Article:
Political Crimes and Criminal Activity (fwd)

Fri, 5 Jan 1996 16:26:30 -0500 (EST)

Sender: Nina Daneshvar <nadanesh@ea.oac.uci.edu>
Subject: Political Crimes and Criminal Activity

Dear Sixties People, (particularly Justin Gustainis and Tony Edmonds)

To provide one example from Maggie Jaffe's list of political prisoners,
let me discuss the case of Elmer "Geronimo" Pratt of the Black Panther

Pratt grew up in the South and entered the early stages of the Vietnam
War when he came of age. A very decorated officer, he left the war and
entered civilian life. The FBI (as per memorandums from J. Edgar Hoover
and the like) kept a close eye on Pratt because they suspected he may
become a member of the "subversive" class. Pratt, who had entered the
war on the recommendation of older people of his community (who had
advised him to learn and return to his community to teach African-
American youth what he had learned from his experience in the military,
was now back to do just that. He moved to Los Angeles and became active
in the Panther leadership. Pratt had now, effectively, become a member of
the "subversive" class (FBI terminology-not mine).

Pratt had left for Oakland for a regional meeting of the Panthers (a
monthly occurrence) the night of the murder in question. While in
Oakland, he spoke with another Panther at the Los Angeles Headquarters.
Because the FBI had a wiretap and other so-called "listening devices" in
place, they knew Pratt was in Oakland and that he had spoken to another
Panther that evening (if I remember correctly, the other BPP member was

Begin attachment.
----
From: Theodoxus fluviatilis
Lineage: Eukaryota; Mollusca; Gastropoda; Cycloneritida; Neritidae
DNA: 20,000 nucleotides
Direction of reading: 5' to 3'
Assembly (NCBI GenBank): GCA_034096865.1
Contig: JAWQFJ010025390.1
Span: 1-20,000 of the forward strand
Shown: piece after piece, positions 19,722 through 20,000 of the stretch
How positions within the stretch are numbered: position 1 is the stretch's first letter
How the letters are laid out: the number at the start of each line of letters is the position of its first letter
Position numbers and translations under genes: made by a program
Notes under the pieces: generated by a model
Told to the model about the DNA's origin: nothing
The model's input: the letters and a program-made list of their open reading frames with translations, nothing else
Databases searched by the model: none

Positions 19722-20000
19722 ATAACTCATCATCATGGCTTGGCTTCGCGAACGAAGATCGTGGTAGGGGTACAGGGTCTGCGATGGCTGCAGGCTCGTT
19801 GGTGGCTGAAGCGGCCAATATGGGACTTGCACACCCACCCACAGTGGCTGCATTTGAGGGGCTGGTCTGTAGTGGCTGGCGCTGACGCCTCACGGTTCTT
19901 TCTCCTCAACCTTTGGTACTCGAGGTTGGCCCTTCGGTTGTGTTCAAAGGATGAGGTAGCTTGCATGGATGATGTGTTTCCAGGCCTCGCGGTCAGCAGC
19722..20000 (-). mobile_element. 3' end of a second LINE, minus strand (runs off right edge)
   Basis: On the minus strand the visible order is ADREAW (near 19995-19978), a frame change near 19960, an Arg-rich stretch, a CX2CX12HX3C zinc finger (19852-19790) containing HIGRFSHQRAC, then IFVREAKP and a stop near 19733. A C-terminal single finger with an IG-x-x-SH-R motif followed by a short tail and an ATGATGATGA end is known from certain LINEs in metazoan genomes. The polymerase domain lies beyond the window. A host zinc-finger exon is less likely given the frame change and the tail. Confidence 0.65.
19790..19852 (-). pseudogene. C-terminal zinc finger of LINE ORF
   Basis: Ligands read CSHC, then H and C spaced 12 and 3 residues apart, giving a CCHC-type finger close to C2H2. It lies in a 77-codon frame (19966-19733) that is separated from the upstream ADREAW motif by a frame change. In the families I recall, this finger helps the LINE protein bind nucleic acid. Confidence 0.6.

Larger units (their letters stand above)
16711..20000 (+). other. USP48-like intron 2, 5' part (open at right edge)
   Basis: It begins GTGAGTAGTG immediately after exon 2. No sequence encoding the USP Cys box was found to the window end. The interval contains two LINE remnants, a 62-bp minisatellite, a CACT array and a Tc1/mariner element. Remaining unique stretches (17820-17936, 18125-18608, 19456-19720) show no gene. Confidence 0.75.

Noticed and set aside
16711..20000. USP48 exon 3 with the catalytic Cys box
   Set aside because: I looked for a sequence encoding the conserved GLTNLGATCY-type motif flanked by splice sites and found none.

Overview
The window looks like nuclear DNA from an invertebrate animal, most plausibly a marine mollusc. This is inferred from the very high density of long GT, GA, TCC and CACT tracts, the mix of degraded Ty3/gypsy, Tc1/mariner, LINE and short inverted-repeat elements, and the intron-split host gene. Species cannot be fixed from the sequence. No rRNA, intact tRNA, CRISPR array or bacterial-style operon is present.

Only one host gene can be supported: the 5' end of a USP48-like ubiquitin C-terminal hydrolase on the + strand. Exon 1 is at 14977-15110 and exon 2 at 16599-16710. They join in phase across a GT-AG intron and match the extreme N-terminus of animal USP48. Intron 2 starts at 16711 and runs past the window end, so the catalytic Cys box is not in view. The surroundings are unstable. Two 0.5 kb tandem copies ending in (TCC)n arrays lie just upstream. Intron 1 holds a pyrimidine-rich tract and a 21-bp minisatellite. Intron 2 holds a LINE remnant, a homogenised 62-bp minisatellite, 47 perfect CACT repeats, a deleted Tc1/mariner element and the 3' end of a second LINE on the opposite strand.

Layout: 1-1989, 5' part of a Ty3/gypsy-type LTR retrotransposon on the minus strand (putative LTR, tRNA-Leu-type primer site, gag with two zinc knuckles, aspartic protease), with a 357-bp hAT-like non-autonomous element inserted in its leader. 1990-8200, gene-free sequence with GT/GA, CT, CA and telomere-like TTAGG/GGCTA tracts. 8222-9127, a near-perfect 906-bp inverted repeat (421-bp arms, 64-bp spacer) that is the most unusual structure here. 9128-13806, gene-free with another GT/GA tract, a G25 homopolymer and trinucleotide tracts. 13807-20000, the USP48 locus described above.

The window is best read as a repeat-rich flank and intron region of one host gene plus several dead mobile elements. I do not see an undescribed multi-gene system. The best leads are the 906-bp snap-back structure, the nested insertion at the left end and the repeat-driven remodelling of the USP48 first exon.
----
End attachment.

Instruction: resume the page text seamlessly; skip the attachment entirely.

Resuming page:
Kathleen Cleaver, wife of Eldridge Cleaver and key member of the national
Panther leadership in Oakland, CA).

Meanwhile, in Santa Monica, a man was killed and his wife (with whom he
was playing tennis) was wounded in a mugging attempt. The police asked
the woman to describe the two men who had attacked them. Police artists
drew sketches and set out to find the killers. Fast-forwarding just a
little bit, Geronimo Pratt was convicted and sentenced to a prison term
for a crime he could not possibly have committed.

Fact: Pratt was 700 miles away the night in question.

Fact: Pratt looked nothing like the police-drawn sketches and did not
match the height and weight description.

Fact: The FBI and LAPD, who both knew of the listening devices (the
evidence of knowledge is from memorandi from both offices), never
revealed this knowledge of Pratt's innocence. Due to the knowledge that
Pratt could not have simultaneously been in Oakland at the Panther
meeting where tapes of his conversations existed and in Santa Monica at
the time of the tennis court murders, we must conclude Pratt's innocence.

Fact: The wife of the deceased never chose Pratt out of a lineup-- in
fact, there was never a lineup including Pratt at all.

Fact: Friends of the real killers (who matched the police sketches, were
in LA at the time, and later bragged about the crime) who came forth were
told to "keep their mouth shut if they knew what was good for them."

Fact: Other valuable information was kept from the trial by the police
and was later uncovered. When further information was uncovered, three
of the jurors were particularly vocal, advocating a retrial and the
subsequent acquittal of an innocent man.

This is the bare skeleton of the incidents that took place. I apologize
for the lack of a long, detailed story of precisely every incident, but I
think that would 1) bore those who are not particularly interested, and
2) beat a dead horse (for lack of a better phrase). I think this
analysis adequately presents the situation and discusses it in just
enough detail. I would cite sources, but do not have them with me at the
time. The information is gathered from a variety of different books and
I'm sure I can dig up all the sources if you really need them.

However, I think this provides yet another example of what Maggie Jaffe
and I mean as political prisoners. Yes, this man was convicted of
"murder" (technically, at least). However, when you examine the greater
detail of the case of this "murderer," you find the roots of political
imprisonment and the government's ideological warfare.

I hope I have been abundantly clear- if I have failed to mention something,
I would greatly appreciate it if somebody would add to this or further
comment on this.


Nina Daneshvar
UC Irvine